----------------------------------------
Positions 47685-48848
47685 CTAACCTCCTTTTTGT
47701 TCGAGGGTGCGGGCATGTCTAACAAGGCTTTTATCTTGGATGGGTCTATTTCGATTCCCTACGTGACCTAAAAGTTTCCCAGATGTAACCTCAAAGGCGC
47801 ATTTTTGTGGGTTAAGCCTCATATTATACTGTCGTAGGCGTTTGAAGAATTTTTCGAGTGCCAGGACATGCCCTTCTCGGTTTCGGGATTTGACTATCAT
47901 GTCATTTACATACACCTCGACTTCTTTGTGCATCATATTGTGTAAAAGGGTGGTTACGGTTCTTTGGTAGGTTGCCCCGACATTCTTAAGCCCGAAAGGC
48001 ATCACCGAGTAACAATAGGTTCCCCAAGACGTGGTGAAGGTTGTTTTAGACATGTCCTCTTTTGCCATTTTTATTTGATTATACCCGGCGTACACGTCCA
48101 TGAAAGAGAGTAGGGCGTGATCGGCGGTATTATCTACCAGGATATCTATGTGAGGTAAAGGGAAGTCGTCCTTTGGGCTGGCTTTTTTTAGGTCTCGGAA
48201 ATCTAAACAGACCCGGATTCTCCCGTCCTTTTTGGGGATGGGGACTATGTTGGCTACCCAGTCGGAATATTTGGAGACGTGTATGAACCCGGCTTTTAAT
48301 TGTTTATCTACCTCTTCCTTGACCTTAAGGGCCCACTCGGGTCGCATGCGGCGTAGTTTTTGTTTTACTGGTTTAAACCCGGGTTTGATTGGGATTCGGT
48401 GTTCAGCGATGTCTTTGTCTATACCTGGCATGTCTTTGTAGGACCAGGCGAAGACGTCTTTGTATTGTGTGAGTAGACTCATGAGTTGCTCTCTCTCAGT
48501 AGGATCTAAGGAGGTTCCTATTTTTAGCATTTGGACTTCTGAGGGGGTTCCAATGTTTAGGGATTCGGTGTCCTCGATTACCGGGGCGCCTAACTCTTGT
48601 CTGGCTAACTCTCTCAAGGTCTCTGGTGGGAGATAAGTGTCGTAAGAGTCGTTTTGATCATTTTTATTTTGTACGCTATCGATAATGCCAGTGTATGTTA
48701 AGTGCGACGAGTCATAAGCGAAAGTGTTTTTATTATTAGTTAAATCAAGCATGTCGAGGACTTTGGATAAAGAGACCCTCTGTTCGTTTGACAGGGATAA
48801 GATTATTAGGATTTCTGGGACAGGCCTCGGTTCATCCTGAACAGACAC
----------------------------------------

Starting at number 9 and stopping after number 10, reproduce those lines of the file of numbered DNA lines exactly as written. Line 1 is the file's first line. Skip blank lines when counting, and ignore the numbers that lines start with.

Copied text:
48301 TGTTTATCTACCTCTTCCTTGACCTTAAGGGCCCACTCGGGTCGCATGCGGCGTAGTTTTTGTTTTACTGGTTTAAACCCGGGTTTGATTGGGATTCGGT
48401 GTTCAGCGATGTCTTTGTCTATACCTGGCATGTCTTTGTAGGACCAGGCGAAGACGTCTTTGTATTGTGTGAGTAGACTCATGAGTTGCTCTCTCTCAGT